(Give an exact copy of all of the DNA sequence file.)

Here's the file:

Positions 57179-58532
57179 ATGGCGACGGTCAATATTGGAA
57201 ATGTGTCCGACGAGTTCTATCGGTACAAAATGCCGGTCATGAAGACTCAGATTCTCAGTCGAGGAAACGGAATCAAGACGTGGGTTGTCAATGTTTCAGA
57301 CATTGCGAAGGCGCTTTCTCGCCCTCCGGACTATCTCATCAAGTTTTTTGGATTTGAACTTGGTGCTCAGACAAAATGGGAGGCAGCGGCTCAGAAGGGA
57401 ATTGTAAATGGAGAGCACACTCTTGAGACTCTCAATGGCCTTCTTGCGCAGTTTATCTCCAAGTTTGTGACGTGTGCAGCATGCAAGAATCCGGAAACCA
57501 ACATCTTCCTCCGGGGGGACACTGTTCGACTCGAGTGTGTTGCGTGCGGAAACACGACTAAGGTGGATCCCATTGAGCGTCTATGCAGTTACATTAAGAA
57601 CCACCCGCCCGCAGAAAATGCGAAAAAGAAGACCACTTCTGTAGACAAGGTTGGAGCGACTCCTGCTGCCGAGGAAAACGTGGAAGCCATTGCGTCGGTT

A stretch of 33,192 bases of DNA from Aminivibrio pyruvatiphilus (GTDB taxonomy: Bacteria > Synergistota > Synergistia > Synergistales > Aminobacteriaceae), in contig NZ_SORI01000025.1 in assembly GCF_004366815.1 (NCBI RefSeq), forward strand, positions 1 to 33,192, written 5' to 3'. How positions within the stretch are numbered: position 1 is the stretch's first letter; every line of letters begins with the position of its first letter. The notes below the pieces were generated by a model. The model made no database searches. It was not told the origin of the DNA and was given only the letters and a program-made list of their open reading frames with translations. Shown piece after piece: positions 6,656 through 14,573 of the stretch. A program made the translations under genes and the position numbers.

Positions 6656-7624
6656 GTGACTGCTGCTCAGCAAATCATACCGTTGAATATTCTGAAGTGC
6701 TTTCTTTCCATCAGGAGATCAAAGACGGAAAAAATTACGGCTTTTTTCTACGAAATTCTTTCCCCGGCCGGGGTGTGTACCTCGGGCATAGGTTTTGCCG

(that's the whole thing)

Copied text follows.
Positions 57179-58532
57179 ATGGCGACGGTCAATATTGGAA
57201 ATGTGTCCGACGAGTTCTATCGGTACAAAATGCCGGTCATGAAGACTCAGATTCTCAGTCGAGGAAACGGAATCAAGACGTGGGTTGTCAATGTTTCAGA
57301 CATTGCGAAGGCGCTTTCTCGCCCTCCGGACTATCTCATCAAGTTTTTTGGATTTGAACTTGGTGCTCAGACAAAATGGGAGGCAGCGGCTCAGAAGGGA
57401 ATTGTAAATGGAGAGCACACTCTTGAGACTCTCAATGGCCTTCTTGCGCAGTTTATCTCCAAGTTTGTGACGTGTGCAGCATGCAAGAATCCGGAAACCA
57501 ACATCTTCCTCCGGGGGGACACTGTTCGACTCGAGTGTGTTGCGTGCGGAAACACGACTAAGGTGGATCCCATTGAGCGTCTATGCAGTTACATTAAGAA
57601 CCACCCGCCCGCAGAAAATGCGAAAAAGAAGACCACTTCTGTAGACAAGGTTGGAGCGACTCCTGCTGCCGAGGAAAACGTGGAAGCCATTGCGTCGGTT

A stretch of 33,192 bases of DNA from Aminivibrio pyruvatiphilus (GTDB taxonomy: Bacteria > Synergistota > Synergistia > Synergistales > Aminobacteriaceae), in contig NZ_SORI01000025.1 in assembly GCF_004366815.1 (NCBI RefSeq), forward strand, positions 1 to 33,192, written 5' to 3'. How positions within the stretch are numbered: position 1 is the stretch's first letter; every line of letters begins with the position of its first letter. The notes below the pieces were generated by a model. The model made no database searches. It was not told the origin of the DNA and was given only the letters and a program-made list of their open reading frames with translations. Shown piece after piece: positions 6,656 through 14,573 of the stretch. A program made the translations under genes and the position numbers.

Positions 6656-7624
6656 GTGACTGCTGCTCAGCAAATCATACCGTTGAATATTCTGAAGTGC
6701 TTTCTTTCCATCAGGAGATCAAAGACGGAAAAAATTACGGCTTTTTTCTACGAAATTCTTTCCCCGGCCGGGGTGTGTACCTCGGGCATAGGTTTTGCCG